The Foreign Service Journal, July-August 2024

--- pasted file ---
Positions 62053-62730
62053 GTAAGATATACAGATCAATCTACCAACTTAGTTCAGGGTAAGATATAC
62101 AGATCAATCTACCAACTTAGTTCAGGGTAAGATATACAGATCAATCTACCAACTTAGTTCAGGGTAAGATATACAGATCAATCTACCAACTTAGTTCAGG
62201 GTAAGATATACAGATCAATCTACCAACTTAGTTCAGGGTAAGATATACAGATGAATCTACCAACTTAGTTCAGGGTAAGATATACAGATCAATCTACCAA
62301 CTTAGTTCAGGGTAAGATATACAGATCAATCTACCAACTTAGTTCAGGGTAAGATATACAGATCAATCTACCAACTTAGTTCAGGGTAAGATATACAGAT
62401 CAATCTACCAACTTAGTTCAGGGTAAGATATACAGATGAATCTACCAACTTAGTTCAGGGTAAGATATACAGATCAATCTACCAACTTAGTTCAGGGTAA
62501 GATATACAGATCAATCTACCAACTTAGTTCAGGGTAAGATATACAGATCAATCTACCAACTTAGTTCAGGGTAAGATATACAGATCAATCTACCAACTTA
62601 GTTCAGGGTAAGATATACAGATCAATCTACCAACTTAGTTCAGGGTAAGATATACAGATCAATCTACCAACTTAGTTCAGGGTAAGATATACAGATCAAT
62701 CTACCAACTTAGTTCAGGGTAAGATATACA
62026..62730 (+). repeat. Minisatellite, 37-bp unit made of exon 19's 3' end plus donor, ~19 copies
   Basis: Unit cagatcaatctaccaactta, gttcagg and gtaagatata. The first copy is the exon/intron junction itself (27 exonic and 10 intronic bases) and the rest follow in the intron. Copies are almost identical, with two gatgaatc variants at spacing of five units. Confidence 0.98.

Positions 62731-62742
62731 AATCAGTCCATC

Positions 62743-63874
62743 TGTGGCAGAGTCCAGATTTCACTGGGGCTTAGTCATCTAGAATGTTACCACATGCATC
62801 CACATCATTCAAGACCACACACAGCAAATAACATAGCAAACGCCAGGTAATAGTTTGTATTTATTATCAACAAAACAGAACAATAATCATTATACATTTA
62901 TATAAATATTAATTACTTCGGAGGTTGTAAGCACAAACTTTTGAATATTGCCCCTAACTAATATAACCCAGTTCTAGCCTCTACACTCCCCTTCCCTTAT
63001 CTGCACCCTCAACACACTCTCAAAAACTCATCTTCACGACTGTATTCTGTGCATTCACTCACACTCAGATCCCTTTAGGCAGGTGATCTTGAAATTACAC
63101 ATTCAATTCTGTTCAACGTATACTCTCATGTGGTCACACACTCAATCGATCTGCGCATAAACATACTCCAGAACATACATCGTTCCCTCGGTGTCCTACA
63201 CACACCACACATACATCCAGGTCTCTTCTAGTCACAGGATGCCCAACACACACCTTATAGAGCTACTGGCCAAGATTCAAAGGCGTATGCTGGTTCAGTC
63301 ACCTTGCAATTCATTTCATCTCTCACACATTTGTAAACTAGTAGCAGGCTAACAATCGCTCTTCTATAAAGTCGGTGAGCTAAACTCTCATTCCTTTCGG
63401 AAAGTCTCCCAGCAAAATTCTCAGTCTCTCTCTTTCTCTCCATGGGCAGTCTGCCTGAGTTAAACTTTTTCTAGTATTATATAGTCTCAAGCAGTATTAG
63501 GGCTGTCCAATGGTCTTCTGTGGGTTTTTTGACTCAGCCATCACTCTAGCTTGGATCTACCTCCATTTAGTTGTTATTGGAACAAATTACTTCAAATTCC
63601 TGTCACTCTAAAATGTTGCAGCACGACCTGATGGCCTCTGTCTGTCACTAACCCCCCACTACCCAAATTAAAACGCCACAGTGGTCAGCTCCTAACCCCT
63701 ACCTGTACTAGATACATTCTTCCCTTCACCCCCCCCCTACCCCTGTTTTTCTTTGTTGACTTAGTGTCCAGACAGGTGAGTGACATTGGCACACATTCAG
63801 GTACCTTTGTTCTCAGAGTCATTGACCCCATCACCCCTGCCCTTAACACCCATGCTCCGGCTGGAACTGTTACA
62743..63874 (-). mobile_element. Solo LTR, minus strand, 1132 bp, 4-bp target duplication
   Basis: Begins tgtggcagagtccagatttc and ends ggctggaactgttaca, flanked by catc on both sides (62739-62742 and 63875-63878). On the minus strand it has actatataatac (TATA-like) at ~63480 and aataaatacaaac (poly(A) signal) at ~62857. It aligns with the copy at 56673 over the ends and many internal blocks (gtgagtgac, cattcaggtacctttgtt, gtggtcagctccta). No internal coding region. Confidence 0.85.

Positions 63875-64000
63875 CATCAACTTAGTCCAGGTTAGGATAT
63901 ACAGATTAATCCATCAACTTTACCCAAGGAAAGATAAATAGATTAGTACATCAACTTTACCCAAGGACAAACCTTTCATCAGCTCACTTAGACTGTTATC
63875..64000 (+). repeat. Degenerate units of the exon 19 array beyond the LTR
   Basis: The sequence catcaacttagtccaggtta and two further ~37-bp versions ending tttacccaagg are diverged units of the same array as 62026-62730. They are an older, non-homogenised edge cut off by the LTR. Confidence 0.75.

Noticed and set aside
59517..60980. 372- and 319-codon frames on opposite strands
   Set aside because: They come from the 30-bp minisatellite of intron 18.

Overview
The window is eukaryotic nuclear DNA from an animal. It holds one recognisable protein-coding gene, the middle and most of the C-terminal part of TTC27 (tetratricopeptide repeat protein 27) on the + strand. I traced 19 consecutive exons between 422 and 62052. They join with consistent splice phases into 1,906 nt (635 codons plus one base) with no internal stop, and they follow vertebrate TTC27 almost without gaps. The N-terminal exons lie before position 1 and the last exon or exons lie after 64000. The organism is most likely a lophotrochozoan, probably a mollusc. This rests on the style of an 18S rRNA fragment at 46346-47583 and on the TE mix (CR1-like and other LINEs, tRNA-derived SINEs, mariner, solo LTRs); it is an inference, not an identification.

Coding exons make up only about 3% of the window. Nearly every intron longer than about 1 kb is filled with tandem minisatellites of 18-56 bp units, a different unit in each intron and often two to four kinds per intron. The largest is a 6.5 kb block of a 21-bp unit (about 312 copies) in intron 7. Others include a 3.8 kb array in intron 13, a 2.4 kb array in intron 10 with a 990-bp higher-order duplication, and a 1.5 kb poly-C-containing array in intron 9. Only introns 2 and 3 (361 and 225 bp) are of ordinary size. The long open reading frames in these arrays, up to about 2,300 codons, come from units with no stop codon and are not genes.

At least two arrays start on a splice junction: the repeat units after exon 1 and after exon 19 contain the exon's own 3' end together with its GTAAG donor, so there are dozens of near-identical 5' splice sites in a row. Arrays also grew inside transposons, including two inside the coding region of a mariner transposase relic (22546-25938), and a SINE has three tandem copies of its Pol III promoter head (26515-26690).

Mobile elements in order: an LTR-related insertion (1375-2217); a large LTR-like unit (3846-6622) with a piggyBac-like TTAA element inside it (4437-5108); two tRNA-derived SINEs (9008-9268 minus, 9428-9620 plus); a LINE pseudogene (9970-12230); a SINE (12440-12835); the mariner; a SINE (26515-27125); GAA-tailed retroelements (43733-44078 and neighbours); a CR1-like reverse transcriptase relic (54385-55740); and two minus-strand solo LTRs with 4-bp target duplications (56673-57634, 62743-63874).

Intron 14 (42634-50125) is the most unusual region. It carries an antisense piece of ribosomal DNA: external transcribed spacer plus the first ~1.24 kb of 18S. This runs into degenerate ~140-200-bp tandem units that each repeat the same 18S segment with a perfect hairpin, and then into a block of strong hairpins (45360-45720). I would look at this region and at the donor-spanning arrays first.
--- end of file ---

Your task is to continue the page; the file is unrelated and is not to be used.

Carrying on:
THE FOREIGN SERVICE JOURNAL | JULY AUGUST 2024 9 TALKING POINTS We are not an administration or a department that twists the facts, and allegations that we have are unfounded. —Vedant Patel, State Department principal deputy spokesperson, in response to allegations by former State Department official Stacy Gilbert that the department falsified a report on Israel’s complicity in blocking food aid to Gaza, on May 30. Contemporary Quote Nominations and onfirmations ‡pdate Since our last update in the March FSJ, there has been signi cant progress in the con rmation of nominees for ambassadorial and other high-level positions in the foreign a airs agencies. Most of the 20 who have been con rmed by the Senate since mid-February are career members of the U.S. Foreign Service. These include ambassadorships to Haiti, Peru, Djibouti, Burkina Faso, the Marshall Islands, Indonesia, Cabo Verde, Ecuador, Nigeria, Burundi, Somalia, Turkmenistan, Liberia, Zimbabwe, Timor-Leste, and the Organization for the Prohibition of Chemical Weapons (OPCW) in The Hague. Career FSO Steve Lang was confirmed as U.S. coordinator for State’s International Communications and Information Policy (CIP) division. And Senior FSO Raymond Greene was appointed to take the helm at the American Institute in Taiwan, which acts as a de-facto U.S. embassy in Taipei, beginning in summer 2024. Political appointees were approved for ambassador positions at three international organizations: UNESCO, OECD, and the U.N. Food Agencies in Rome. The crucial position of State Department Inspector General was filled after being vacant since 2020. Political appointee Cardell Kenneth Richardson Sr. was confirmed May 2. Multiple Foreign Service promotion and tenure lists have been confirmed since March. AFSA continues to advocate for swift confirmation of all career nominees and FS lists, particularly a group that had been held up for confirmation for more than a year. According to AFSA tracking, 23 countries still had no U.S. ambassador as of late May, 12 of which had no nominee. Six senior positions at State and USAID remained unfilled: one under secretary position, two assistant secretary positions, the legal adviser, the chief of protocol, and USAID’s assistant administrator for the Middle East. Four of these positions have nominees at various stages of the confirmation process. Stay updated on the status of ambassadorial and senior-level foreign affairs nominations and confirmations with AFSA’s Ambassador Tracker, found at ambassadorlist. Senate FS Day Resolution On the 100th anniversary of the U.S. Foreign Service, Senators Chris Van Hollen (D-Md.) and Dan Sullivan (R-Alaska), who co-chair the Senate Foreign Service Caucus, introduced Resolution 678, designating May 3 as United States Foreign Service Day. The resolution honors the dedicated men and women who have served in the Foreign Service, acknowledging their vital role in advancing U.S. interests abroad. The resolution reads, in part: “Whereas it is both appropriate and just for the United States as a whole to recognize the dedication of the men and women of the Foreign Service and to honor the members of the Foreign Service who have given their lives in the loyal pursuit of their duties and responsibilities representing the interests of the United States and of its citizens: Now, therefore, be it “Resolved, That the Senate— “(1) honors the men and women who have served, or are presently serving, in the Foreign Service of the United States for their dedicated and important service to the United States; “(2) calls on the people of the United States to reflect on the service and sacrifice of past, present, and future employees of the Foreign Service of the United States, wherever they serve, with appropriate ceremonies and activities; and “(3) designates May 3, 2024, as ‘United States Foreign Service Day’ to commemorate the 100th anniversary of the Foreign Service of the United States.” District of Columbia Passes Foreign Service Resolution On May 7, the Council of the District of Columbia issued a ceremonial resolution commemorating the centennial of the U.S. Foreign Service.